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Nevada Built a Powerful Democratic Machine. Will It Work in a Pandemic?

  • September 15, 2020

The poll showed that the overwhelming majority of voters have not changed their minds since 2016 — 90 percent of voters who chose Mr. Trump in 2016 said they would do so again, while 90 percent of Clinton backers planned to vote for Mr. Biden.

Part of the challenge for Democrats is new voter registration, which has been essential for victory in the last decade, particularly as more Latinos become eligible to vote.

At the start of the year, Mi Familia Vota, a national Latino voting group, estimated it would register 21,000 new voters in Nevada by Labor Day. But the organization stopped doing in-person outreach six months ago. Now, the number stands at around 6,000.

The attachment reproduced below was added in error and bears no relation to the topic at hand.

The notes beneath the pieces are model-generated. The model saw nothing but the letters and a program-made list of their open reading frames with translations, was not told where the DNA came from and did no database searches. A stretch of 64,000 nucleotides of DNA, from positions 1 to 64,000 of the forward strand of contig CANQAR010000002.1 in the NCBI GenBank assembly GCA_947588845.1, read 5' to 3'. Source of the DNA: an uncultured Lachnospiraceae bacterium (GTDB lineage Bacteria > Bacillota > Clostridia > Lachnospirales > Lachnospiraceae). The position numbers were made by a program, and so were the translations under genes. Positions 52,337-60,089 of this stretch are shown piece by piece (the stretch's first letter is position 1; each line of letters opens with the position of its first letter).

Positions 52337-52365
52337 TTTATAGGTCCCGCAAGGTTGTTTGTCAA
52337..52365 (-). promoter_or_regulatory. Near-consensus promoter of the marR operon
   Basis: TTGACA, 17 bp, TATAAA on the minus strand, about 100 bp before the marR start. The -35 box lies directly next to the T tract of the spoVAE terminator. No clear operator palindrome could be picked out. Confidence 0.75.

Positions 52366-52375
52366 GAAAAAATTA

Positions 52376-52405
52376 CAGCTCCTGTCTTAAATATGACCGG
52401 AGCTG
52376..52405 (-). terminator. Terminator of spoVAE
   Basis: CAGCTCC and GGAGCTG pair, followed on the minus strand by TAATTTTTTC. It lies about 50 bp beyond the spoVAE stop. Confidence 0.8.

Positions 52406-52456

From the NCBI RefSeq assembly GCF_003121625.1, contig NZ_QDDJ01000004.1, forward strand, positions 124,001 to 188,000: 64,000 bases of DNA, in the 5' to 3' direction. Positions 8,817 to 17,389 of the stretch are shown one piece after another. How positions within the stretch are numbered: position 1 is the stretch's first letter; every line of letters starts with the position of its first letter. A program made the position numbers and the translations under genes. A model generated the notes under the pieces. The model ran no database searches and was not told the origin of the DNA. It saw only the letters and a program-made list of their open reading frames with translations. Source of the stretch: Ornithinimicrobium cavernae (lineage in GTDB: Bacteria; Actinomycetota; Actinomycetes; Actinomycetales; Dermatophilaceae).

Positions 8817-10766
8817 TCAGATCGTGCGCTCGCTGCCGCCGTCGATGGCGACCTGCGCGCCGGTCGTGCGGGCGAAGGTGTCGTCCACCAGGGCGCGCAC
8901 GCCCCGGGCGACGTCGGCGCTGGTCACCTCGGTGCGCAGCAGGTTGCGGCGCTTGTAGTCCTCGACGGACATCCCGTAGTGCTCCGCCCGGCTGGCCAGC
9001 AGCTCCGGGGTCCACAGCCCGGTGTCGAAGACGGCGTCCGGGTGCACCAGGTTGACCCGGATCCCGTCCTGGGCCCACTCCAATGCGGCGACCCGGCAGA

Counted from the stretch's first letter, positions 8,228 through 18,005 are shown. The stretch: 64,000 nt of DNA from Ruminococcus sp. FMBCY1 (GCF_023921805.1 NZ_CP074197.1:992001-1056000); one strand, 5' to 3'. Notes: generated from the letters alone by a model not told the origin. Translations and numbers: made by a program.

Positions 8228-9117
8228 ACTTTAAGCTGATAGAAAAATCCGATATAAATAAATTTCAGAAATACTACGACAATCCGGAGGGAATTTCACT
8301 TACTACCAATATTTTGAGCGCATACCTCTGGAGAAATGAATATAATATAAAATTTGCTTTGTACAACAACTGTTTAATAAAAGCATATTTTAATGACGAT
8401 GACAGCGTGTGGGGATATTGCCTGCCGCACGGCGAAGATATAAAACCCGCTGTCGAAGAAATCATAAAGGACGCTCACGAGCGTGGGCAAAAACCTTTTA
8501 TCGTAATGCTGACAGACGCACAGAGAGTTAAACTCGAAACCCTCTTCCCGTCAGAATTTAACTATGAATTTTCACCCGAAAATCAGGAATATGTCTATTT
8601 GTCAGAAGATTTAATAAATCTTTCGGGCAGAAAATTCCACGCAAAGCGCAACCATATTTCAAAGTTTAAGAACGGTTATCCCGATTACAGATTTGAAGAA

On a blazing hot Saturday, hours before Mr. Trump landed in the state, dozens of volunteers and staff members with the group lined up on a soccer field in the east part of the city, their faces covered by double-layered masks. Before they could go out to register new voters, they had their temperatures checked and picked up bags with bleach wipes, gloves and dozens of pens.

About a third of the group was dispatched to grocery stores and strip malls in the area to register as many people as they could find. But the rest set out to do what they have done more of in the last month, canvassing not to sign up voters but to help find the tens of thousands of public-school children who have not shown up for virtual learning. After four weeks, the number has dropped to about 25,000, from 75,000 when school first began.

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